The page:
By Guy Page
Saturday, President Donald Trump announced at a press briefing Vermont and Texas will be the first two states to reopen for business.
Friday, April 17 Gov. Phil Scott ordered the following business activity re-opened on Monday, April 20:
- outdoor businesses and construction operations with crews of two or less
- single-person low contact professional services, such as appraisers, attorneys, realtors and others
- more retail operations may operate through phone-in or online ordering, and curbside pickup or delivery
Some Vermonters are demanding the restrictions end now. Similar to protests in Michigan, New Hampshire and other states, a grassroots demonstration on the State House lawn urging a return to normal has been planned for Wednesday. Gov. Scott has repeatedly promised he will reopen the economy “the spigot a quarter turn at a time,” making data-driven decisions. As of 1 pm Friday Vermont has seen 793 Covid-19 cases and 35 deaths.
Not all of the national news about Vermont has been positive. Fox News Sunday night covered Vermont State College (VSC) Chancellor Jeb Spaulding’s plan to close three Vermont state college campuses due to Covid-19 enrollment losses suffered this year and projected for next year.
Spaulding announced Friday his plan to keep the state college system afloat by closing campuses in Lyndon, Johnson and Randolph.
Negative reaction and grassroots organization was strong and swift. Former Democratic House Majority Leader Floyd Nease, a former Johnson resident and son of a college president, noted in a Facebook post that six of the 13 Vermont State College trustees live in Chittenden County and none live in any of the endangered campus host towns.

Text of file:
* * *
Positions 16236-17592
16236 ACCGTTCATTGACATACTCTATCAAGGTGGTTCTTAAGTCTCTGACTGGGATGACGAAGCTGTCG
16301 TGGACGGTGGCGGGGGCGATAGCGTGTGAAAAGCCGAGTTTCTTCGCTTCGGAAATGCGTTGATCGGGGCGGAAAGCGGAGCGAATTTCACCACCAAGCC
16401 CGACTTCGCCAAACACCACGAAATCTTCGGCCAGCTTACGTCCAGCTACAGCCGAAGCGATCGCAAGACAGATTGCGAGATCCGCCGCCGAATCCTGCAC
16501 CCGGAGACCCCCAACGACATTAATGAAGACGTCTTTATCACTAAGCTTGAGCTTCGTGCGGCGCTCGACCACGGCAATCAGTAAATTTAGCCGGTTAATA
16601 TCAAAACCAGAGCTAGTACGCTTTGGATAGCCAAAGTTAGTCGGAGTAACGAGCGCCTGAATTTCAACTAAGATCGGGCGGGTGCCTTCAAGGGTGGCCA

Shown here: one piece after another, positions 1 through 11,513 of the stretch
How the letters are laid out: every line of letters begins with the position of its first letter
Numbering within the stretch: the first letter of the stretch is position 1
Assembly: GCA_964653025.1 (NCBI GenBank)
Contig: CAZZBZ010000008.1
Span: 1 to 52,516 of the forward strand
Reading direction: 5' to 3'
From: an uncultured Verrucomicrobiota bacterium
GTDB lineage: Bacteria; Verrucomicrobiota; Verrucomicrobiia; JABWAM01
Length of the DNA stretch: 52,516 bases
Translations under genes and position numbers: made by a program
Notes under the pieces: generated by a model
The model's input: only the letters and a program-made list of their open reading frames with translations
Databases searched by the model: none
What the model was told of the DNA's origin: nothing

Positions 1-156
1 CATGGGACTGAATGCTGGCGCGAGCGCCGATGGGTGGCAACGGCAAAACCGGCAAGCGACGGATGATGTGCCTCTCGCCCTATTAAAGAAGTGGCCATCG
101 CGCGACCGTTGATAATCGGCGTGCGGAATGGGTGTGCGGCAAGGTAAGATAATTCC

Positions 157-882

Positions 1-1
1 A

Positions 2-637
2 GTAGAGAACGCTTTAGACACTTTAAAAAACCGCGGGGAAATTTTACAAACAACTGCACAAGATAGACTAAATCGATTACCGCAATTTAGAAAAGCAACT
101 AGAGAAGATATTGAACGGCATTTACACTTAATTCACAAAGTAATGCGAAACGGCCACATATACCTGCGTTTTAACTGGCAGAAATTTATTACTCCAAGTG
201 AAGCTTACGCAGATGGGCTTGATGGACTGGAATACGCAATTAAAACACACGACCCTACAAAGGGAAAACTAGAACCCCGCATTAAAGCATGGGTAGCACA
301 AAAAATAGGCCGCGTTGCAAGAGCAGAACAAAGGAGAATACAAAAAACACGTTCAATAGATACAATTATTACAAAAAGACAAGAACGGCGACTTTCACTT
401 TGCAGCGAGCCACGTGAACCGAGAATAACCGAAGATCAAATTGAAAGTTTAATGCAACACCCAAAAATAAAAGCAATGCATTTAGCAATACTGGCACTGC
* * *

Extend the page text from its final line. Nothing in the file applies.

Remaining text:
Protest Vermont State College Closures, a Facebook protest group organized by NVU professor Ben Luce, had 3600 followers as of Sunday afternoon. 200 demonstrators in Johnson cheered an announcement that Gov. Scott opposes the closures and wants the Legislature to find a solution. A VSC trustee vote on Spaulding’s plan set for tomorrow has been postponed.
Luce called for a doubling of VSC’s appropriation. Scott opposes closures and burdening Vermont taxpayers. He urged the Legislature to find innovative solutions that cost-effectively prepare students without closing campuses.
Read more of Guy Page’s reports.
2 thoughts on “Trump, Scott say some professions can return to work tomorrow; college campus closure vote postponed”
As student populations decline and tuitions fall off, something has got to give. We all complain about the high cost of education in Vermont with increased spending, then when reality hits and positive steps are taken to face up to it, the screamers come out of the woodwork. I for one applaud Spaulding’s taking responsible steps to deal with this issue.
The colleges should conduct STAY-AT-HOME virtual classes on a permanent basis.
Media labs should be set up to enable faculty to prepare virtual classes and broadcast them to ALL PRE-QUALIFIED COMERS FAR AND WIDE, for a suitable fee.
A large number of buildings would no longer be needed.
Those buildings should be repurposed for energy-efficient, low to medium income housing.
That is called restructuring to become modern.
It is at least 2 decades overdue.
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